# Can one use logarithms to solve the equations 2=3^x+x and 2=3^x x? Could someone explain how would you solve: 2=3^x+x and 2=3^x⋅x I can only solve halfway through. And why is 10^(log(x))=x Thanks

Can one use logarithms to solve the equations $2={3}^{x}+x$ and $2={3}^{x}x$?
I can only solve halfway through.
And why is
${10}^{\mathrm{log}\left(x\right)}=x$
Thanks
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Genesis Rosario
By definition, a log is a quantity representing the power to which a fixed number (the base) must be raised to produce a given number.
Below is a simple example,
${10}^{2}=100$
So
${\mathrm{log}}_{10}100={\mathrm{log}}_{10}{10}^{2}=2{\mathrm{log}}_{10}10=2$
And
${10}^{{\mathrm{log}}_{10}100}={10}^{2}=100$
Generally
${b}^{{\mathrm{log}}_{b}\left(x\right)}=x$
Also, the solutions to both of those problems cannot be found using elementary functions.
To solve these equations, we must use the Lambert W function. This function will provide the value of $x$ in equations that take the form $z=x{e}^{x}$
$z=x{e}^{x}⟺W\left(z\right)=x$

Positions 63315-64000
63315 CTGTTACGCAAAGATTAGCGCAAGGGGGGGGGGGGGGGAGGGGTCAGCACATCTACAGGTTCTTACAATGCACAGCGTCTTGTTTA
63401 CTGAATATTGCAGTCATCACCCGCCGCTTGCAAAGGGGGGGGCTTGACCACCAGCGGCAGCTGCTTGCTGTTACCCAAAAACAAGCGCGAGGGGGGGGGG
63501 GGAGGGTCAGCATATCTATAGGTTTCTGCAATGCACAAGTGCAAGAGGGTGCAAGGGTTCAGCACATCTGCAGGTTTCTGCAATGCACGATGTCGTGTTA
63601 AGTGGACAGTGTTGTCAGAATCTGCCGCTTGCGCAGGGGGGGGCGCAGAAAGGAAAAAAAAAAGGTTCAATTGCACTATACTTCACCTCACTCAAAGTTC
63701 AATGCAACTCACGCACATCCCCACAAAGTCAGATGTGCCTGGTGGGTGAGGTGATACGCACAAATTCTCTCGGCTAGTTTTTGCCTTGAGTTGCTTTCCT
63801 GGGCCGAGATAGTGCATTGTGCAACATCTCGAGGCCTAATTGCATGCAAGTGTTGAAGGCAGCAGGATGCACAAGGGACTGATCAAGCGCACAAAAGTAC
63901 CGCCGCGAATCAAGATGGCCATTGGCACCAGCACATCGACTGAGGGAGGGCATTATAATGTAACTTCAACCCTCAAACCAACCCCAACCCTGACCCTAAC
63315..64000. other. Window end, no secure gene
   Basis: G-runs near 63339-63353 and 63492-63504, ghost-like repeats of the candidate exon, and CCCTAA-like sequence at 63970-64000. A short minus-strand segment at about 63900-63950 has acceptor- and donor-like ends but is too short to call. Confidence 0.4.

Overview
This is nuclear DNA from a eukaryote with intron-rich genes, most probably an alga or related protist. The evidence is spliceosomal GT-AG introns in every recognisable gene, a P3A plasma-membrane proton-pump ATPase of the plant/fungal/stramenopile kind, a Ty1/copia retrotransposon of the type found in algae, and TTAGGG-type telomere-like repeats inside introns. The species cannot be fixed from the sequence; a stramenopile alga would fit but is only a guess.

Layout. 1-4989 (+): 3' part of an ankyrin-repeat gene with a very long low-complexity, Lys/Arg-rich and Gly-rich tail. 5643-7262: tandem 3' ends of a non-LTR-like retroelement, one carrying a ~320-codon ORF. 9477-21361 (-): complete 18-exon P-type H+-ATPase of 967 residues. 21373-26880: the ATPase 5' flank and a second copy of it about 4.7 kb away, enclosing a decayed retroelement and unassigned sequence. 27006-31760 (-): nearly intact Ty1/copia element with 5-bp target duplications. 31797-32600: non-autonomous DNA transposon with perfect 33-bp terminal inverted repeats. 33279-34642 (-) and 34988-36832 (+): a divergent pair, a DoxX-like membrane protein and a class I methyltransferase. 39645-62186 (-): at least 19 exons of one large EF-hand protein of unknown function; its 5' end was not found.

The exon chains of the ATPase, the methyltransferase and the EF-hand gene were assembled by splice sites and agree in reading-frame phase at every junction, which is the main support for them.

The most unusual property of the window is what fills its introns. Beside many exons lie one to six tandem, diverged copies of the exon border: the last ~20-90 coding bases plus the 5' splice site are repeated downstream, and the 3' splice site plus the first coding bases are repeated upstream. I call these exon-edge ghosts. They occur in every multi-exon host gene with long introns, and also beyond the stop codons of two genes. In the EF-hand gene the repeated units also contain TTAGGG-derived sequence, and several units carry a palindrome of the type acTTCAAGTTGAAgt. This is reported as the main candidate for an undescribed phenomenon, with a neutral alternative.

Since you're curious, here are the solutions
$2={3}^{x}x=x{3}^{x}=x{e}^{\mathrm{ln}{3}^{x}}=x{e}^{x\mathrm{ln}3}$
$2\mathrm{ln}3=\left(x\mathrm{ln}3\right){e}^{x\mathrm{ln}3}$
$W\left(2\mathrm{ln}3\right)=x\mathrm{ln}3$
$x=\frac{W\left(2\mathrm{ln}3\right)}{\mathrm{ln}3}$
And after some trial and error,
$2={3}^{x}+x$
$2-x={3}^{x}$
$\left(2-x\right){3}^{2}={3}^{x}{3}^{2}$
$\left(2-x\right)\frac{{3}^{2}}{{3}^{x}}=9$
$9=\left(2-x\right)\frac{{3}^{2}}{{3}^{x}}=\left(2-x\right){3}^{2-x}=\left(2-x\right){e}^{\mathrm{ln}{3}^{2-x}}=\left(2-x\right){e}^{\left(2-x\right)\mathrm{ln}3}$
$9\mathrm{ln}3=\left(\left(2-x\right)\mathrm{ln}3\right){e}^{\left(2-x\right)\mathrm{ln}3}$
$W\left(9\mathrm{ln}3\right)=\left(2-x\right)\mathrm{ln}3=2\mathrm{ln}3-x\mathrm{ln}3$
$W\left(9\mathrm{ln}3\right)-2\mathrm{ln}3=-x\mathrm{ln}3$
$x=\frac{2\mathrm{ln}3-W\left(9\mathrm{ln}3\right)}{\mathrm{ln}3}$